I have frequently heard that donors are under increasing pressure to spend more with fewer staff. This usually comes from friends and colleagues that work with donor agencies, or those that interact closely with them.
One of my main points in a previous post was that to navigate the results agenda donors need to invest in their staff.
Donors that adopt the ‘results agenda’ (or the value for money agenda, for that matter) need to invest time and resources to ensure their staff fully understand the implications of this agenda, the mechanisms through which it is to be implemented, and most importantly, its limitations. It is possibly redundant to state that ‘context matters’, but it really does. As donors continue to trim down staff, it places greater emphasis on their ability to manage projects and contracts with implementers in ways that are accountable, and yet retain the flexibility necessary for development work.
The ‘results agenda’ implies an expectation from donor agencies that they record and report results that their funds are able to achieve. The focus therefore is on outputs and outcomes, as well as the cost at which these were achieved, and on demonstrating how they compare against context-relevant benchmarks. For donors, this means selecting the right implementing partners, and holding them to account for the delivery of cost-effective results.
One of the important questions that donors face would be – should your country offices be manned by Programme Managers or Contract Managers? The easy answer of course is to say, “we need both”. But what should be the balance of power between the two?
Prominent donor agencies these days are not short of programme funds. Significant sums of money need to be “programmed”, and in its most elementary form, this could be understood as signing and managing contracts worth the size of your annual budget. Given that donors rely on grantees and contractors to deliver projects, the ability to run competitive procurement processes, and manage tight contracts is critical. Moreover, corporate support services of finance and administration are also under considerable strain in many agencies.
In the areas of service delivery, advocacy or research, leading experts are increasingly to be found not within donor agencies, but in implementing agencies, service providers, think-tanks or research institutes. Donors contract these specialists as required, using a variety of contractual modalities. As more and more technical work is delegated to external agencies, donor staff are required to focus on effective contract management. This naturally reduces the extent of technical resources required in country offices.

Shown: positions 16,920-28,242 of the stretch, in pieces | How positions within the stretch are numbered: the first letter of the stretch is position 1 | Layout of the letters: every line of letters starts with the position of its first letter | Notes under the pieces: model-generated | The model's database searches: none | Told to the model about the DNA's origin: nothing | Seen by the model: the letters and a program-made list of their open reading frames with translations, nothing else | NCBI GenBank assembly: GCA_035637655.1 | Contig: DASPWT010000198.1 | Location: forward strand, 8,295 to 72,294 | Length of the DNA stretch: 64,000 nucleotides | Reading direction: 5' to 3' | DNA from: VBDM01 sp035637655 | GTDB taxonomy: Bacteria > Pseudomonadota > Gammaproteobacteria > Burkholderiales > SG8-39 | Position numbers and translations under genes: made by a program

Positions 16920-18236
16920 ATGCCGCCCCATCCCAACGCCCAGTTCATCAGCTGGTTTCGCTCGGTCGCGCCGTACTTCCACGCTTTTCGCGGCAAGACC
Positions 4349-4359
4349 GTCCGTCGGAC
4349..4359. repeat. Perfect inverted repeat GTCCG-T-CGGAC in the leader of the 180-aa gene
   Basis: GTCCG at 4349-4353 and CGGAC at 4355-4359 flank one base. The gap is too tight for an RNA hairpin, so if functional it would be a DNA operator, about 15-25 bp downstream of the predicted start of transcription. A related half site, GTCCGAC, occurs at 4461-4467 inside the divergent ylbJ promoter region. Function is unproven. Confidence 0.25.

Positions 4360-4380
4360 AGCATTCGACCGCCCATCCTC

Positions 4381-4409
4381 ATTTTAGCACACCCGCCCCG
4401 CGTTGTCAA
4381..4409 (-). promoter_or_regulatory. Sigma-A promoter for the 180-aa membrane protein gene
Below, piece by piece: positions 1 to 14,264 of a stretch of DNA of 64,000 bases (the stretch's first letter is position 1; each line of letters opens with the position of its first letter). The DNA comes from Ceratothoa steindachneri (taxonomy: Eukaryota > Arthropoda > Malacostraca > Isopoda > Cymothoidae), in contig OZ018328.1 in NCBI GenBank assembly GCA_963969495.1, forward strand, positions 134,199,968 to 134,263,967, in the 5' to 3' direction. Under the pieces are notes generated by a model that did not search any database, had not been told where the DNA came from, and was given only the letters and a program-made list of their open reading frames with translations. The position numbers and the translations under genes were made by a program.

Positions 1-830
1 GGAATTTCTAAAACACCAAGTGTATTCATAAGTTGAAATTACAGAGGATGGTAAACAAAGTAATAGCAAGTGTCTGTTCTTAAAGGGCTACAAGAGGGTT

All the same, it is important to consider the issue of staff motivation. When development professionals land jobs in big multilateral or bilateral agencies, how do they see their own role? Do they see their role as being efficient administrators of programmes, or are they keen to make a personal impact on the design and execution of programmes they manage? If it is the latter, staff would want to focus on programmes, and try to leave the bulk of the administration to somebody else – which wouldn’t quite work in the scenario that I describe above. One would have to navigate this carefully, creating alternate ways to boost staff morale. Ultimately, this ties into developing a shared organisational vision, mission and work-culture.
On balance, there would seem to be a pretty strong argument for donors to invest in more (and better) Contract Managers. I by no means fit the profile of a contract manager, or an administrator – so I can already hear a chorus of voices loudly protesting this suggestion. As I said earlier – it’s probably true that we need both contract managers and programme managers, but perhaps, the balance of power should tilt towards the former. The retinue of technical experts, researchers, statisticians, communication experts, etc, all have a place of their own – but perhaps are best placed in support functions (at headquarters) that help core contract managers deliver on their responsibilities. Contract managers will be experts not only in drawing up and enforcing contracts, but also have advanced budget and financial management skills.
What of donors that have a strong policy and advocacy focus, you ask? Won’t they need strong technical leads to further their agenda? Yes, that is true, but unless on their own, they form the dominant focus of an agency in a country, the above formulation should still hold. Also, fears of donors removing themselves farther from the reality of implementation if they are staffed increasingly by contract managers is not entirely unfounded, but is certainly not an unresolvable problem, and therefore a risk worth bearing.
As donors and their operational contexts evolve, and as the modalities of development cooperation changes, the strategic choices donors make about how they operate and how they are staffed will continue to evolve.
PS: Two small examples that hold meaning in the context of this post (or perhaps I am being entirely facetious)
- DFID introduced its Smart Rules last year – a broad operating framework focused on programmes, intended to support DFID staff in improving programme delivery. Out of the 37 mandatory rules listed, I could find no more than 5 that refer directly to designing development programmes, or managing the complexity of their operating environments
- I find it interesting that USAID is headed by an ‘Administrator’ – perhaps an absolutely honest descriptor of what that position entails, or perhaps entirely misleading – what do you think?